Unfortunately, the vast majority of our current forests are young and in even aged stands. This limits habitat opportunities for many species that depend on old trees and deadwood. Naturally a forest becomes an ‘uneven-aged forest’ as older trees periodically die, making room for younger trees. Compared to stands of trees all planted at the same time, an ‘uneven aged forest’ will support much more biodiversity. In addition to helping biodiversity, uneven aged forests are also more resistant to wind-fall and insect infestations and can provide a yearly sustainable harvest. Mature forests take time to develop but provide a legacy of wise-use. Not only are healthy woodlots better for wildlife, they are also great places to enjoy alone or with your family.

The Acadian forest has a mixture of hard and soft wood species at a variety of different ages.

By selecting single trees, or small patches for harvesting (instead of large blocks) it is possible to copy the natural disturbance that creates uneven-aged forests, wind fall. Selecting mature trees for harvest while leaving some trees to die naturally can strike a balance between making the forest work for your farm while also making room for interesting wildlife.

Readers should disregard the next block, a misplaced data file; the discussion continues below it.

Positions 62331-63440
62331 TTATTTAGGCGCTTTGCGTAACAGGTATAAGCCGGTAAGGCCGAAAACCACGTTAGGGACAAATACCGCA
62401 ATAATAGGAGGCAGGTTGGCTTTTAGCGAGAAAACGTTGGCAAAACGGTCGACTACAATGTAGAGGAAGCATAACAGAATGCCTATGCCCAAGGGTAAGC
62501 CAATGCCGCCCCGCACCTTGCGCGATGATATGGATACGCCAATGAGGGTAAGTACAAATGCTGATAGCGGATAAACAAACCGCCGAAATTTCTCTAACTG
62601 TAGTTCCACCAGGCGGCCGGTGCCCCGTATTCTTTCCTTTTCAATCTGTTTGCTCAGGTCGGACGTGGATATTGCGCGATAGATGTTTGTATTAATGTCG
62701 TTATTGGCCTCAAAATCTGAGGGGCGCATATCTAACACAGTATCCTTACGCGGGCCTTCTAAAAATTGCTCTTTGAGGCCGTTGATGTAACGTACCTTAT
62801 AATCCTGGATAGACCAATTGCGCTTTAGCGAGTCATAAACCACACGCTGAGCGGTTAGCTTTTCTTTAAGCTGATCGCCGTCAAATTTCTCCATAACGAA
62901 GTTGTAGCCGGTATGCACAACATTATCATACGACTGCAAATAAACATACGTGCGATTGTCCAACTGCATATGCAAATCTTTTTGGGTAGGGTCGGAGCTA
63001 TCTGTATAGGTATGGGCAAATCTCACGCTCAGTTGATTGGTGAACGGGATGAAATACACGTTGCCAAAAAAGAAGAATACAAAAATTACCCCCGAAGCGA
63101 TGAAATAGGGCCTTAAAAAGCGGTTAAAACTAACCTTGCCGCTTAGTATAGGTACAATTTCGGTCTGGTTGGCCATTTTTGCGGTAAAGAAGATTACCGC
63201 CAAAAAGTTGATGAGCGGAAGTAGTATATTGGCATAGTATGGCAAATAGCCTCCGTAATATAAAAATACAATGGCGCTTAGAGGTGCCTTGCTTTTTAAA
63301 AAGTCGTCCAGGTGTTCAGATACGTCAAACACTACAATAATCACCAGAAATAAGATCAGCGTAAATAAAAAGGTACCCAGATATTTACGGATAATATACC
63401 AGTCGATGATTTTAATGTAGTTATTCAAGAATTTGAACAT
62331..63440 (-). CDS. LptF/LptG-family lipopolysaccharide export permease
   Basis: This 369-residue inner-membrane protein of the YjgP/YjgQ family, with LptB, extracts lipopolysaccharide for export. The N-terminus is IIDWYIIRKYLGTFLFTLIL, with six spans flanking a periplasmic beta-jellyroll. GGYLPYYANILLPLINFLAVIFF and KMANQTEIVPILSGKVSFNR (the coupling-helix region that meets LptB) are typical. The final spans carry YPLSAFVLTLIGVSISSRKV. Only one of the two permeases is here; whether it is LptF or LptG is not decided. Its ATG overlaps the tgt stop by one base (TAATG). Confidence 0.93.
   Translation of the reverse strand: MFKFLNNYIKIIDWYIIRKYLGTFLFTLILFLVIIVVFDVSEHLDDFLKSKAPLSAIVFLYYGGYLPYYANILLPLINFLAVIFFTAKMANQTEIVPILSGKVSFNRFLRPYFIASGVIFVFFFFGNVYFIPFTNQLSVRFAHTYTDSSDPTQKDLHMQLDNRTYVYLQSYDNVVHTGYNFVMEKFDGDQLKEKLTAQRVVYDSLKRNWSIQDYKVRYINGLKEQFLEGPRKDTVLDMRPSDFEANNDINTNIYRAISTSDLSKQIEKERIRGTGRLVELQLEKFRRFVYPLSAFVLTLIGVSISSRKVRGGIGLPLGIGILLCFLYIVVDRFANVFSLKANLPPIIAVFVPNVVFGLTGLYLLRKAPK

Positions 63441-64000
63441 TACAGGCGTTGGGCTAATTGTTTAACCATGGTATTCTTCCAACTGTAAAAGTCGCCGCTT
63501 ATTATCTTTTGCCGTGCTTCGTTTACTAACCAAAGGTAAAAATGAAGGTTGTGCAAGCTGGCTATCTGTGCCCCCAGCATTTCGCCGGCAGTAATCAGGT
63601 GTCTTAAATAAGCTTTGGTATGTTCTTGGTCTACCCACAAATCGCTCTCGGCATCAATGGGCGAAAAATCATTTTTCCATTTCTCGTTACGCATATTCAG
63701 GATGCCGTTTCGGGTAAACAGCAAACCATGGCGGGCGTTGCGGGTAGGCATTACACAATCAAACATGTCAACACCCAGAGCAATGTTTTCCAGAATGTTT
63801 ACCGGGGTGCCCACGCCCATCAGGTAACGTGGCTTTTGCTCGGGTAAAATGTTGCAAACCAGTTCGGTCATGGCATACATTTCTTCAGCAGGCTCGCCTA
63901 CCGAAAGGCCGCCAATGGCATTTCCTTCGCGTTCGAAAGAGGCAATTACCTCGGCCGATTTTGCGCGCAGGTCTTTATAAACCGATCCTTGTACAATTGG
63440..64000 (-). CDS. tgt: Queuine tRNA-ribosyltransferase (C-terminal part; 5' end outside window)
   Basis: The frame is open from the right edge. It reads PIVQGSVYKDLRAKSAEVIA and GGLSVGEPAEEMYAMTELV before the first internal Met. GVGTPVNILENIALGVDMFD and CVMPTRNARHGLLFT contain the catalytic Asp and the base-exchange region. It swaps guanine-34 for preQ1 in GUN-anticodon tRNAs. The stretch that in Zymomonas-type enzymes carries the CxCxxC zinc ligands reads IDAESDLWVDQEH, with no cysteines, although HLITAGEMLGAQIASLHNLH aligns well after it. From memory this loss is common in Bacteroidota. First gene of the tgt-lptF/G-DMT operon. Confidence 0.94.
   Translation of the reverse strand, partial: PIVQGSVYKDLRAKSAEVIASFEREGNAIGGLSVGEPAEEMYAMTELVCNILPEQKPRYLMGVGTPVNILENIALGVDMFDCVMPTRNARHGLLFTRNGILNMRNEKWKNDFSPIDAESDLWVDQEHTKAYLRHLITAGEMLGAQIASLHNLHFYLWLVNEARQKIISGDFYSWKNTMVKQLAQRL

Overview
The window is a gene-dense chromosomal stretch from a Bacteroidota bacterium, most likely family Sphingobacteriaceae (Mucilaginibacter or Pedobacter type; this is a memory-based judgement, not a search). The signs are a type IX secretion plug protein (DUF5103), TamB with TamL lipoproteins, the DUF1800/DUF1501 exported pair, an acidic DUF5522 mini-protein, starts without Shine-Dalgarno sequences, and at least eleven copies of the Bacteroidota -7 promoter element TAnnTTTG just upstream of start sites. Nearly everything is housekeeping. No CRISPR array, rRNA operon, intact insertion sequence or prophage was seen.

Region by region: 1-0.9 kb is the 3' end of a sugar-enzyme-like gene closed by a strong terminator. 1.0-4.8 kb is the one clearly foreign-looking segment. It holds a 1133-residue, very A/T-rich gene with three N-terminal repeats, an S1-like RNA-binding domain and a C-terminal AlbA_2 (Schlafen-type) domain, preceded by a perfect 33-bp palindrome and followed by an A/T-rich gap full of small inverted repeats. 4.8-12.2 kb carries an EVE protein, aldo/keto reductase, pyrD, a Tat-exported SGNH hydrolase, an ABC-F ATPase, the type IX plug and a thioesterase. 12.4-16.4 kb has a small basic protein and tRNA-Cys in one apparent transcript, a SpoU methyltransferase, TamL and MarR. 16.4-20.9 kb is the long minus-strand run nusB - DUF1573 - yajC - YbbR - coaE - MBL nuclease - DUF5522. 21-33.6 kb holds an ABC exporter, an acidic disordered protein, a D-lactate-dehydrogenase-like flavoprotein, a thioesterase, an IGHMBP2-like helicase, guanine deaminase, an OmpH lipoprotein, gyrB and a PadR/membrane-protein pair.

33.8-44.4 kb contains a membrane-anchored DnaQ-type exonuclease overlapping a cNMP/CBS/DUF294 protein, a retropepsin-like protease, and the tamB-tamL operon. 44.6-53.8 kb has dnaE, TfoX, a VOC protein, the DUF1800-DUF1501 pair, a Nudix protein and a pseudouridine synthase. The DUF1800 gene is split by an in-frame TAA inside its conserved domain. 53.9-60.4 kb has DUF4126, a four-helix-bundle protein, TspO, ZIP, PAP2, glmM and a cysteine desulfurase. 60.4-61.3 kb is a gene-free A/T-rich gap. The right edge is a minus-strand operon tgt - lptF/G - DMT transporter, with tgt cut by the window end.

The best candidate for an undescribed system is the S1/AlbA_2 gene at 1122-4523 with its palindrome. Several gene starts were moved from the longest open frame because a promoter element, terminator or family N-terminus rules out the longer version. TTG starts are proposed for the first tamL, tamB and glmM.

Helpful Links and Resources

  • The Association for Sustainable Forestry has prepared a number of informational videos introducing principles of uneven age woodlot management
  • Nova Scotia Natural Resources Management of Natural Acadian Forest, a guide to resources
  • Nova Scotia Natural Resources general guide to harvesting
  • The Nova Scotia Woodlot Owners and Operators Association (NSWOOA) has a comprehensive list of resources available to help you manage your woodlot in a way that will work for you
  • Interested in attracting a particular wildlife species? Check out this guide to see how your management practices could create suitable habitat

Informational Video One



Informational Video Two



Informational Video Three